Macgleopomme

 

 

 

Le chilien Pablo Neruda utilise lui le quotidien pour faire de la poésie, si bien que son quotidien semble traversé par des forces et des lumières qu’il perçoit et qu’il s’efforce de révéler aux autres dans ses textes. Il raconte dans cette ode à la pomme, une pomme qui fut objet de querelles et de désaccord selon bien des croyances et qui prend une toute autre dimension sous sa plume.

oda a la manzana

A ti, manzana,
quiero
celebrarte
llenándome
con tu nombre
la boca,
comiéndote.

Siempre
eres nueva como nada
o nadie,
siempre
recién caída
del Paraíso:
plena
y pura
mejilla arrebolada
de la aurora!
Qué difíciles
son
comparados
contigo
los frutos de la tierra,
las celulares uvas,
los mangos
tenebrosos,
las huesudas
ciruelas, los higos
submarinos:
tú eres pomada pura,
pan fragante,
queso
de la vegetación.

Cuando mordemos
tu redonda inocencia
volvemos
por un instante
a ser
también recién creadas criaturas:
aún tenemos algo de manzana.

Yo quiero
una abundancia
total, la multiplicación
de tu familia,
quiero
una ciudad,
una república,
un río Mississipi
de manzanas,
y en sus orillas
quiero ver
a toda
la población
del mundo
unida, reunida,
en el acto más simple de la tierra:
mordiendo una manzana.

Macgleopomme

 

 

 

L’œuvre de l’américain Robert Frost est un hommage à la nature et à la vie rurale. Il publie un livre tous les cinq ou six ans (soit seulement une dizaine en 40 ans), mais obtient quatre fois le prix Pullitzer. Poète de la solitude c’est un louangeur de la nature, qui raconte dans Après la cueillette des pommes comment les choses nous reviennent le soir après la journée.

J’étais déjà bien engagé, sur le chemin du sommeil, Et je pouvais dire quelle forme mon rêve allait prendre. Des pommes géantes apparaissent et disparaissent… … je sens aussi l’échelle qui tangue, pendant que les branches des pommiers plient.

After apple-picking

My long two-pointed ladder’s sticking through a tree
Toward heaven still,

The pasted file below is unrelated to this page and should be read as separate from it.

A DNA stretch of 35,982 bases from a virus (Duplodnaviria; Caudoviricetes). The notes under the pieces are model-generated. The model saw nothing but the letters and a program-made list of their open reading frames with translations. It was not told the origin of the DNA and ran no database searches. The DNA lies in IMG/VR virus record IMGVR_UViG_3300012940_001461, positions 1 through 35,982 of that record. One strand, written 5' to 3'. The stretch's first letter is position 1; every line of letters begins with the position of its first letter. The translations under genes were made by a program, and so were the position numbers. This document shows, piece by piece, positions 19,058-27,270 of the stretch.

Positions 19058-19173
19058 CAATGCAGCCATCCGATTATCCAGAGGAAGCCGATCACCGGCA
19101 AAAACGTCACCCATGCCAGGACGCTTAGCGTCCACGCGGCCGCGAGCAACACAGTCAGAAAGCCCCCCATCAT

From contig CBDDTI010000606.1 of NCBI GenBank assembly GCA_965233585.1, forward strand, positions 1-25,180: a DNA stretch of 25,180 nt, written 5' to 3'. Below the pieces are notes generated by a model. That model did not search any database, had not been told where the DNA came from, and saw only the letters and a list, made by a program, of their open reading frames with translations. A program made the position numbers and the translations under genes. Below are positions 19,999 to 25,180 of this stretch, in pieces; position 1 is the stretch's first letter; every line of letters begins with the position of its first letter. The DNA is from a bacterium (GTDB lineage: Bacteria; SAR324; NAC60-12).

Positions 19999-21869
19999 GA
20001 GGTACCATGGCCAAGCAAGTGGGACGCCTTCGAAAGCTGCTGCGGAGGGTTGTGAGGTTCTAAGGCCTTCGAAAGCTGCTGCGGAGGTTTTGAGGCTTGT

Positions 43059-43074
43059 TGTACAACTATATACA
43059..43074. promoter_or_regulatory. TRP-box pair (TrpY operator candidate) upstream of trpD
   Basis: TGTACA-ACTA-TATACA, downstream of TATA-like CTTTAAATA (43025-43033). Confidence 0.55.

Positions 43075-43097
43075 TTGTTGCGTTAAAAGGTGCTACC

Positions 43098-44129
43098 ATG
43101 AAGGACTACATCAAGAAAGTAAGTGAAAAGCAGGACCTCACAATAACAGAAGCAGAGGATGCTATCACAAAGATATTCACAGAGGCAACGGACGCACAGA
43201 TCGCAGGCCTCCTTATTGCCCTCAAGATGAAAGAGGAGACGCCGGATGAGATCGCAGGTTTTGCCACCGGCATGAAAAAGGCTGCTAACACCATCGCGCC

And there’s a barrel that I didn’t fill
Beside it, and there may be two or three
Apples I didn’t pick upon some bough.
But I am done with apple-picking now.
Essence of winter sleep is on the night,
The scent of apples: I am drowsing off.
I cannot rub the strangeness from my sight
I got from looking through a pane of glass
I skimmed this morning from the drinking trough
And held against the world of hoary grass.
It melted, and I let it fall and break.
But I was well
Upon my way to sleep before it fell,
And I could tell
What form my dreaming was about to take.
Magnified apples appear and disappear,
Stem end and blossom end,
And every fleck of russet showing clear.
My instep arch not only keeps the ache,
It keeps the pressure of a ladder-round.
I feel the ladder sway as the boughs bend.
And I keep hearing from the cellar bin
The rumbling sound
Of load on load of apples coming in.
For I have had too much
Of apple-picking: I am overtired
Of the great harvest I myself desired.
There were ten thousand thousand fruit to touch,
Cherish in hand, lift down, and not let fall.
For all
That struck the earth,
No matter if not bruised or spiked with stubble,
Went surely to the cider-apple heap
As of no worth.
One can see what will trouble
This sleep of mine, whatever sleep it is.
Were he not gone,
The woodchuck could say whether it’s like his
Long sleep, as I describe its coming on,
Or just some human sleep.

Macgleopomme

 

 

 

Note : Que les francophones se rassurent, on trouve assez facilement les traductions françaises de ces textes (pas toujours très justes car c’est difficile de traduire de la poésie) sur Internet, sauf peut-être pour Anjela Duval.

04. novembre 2012 par mark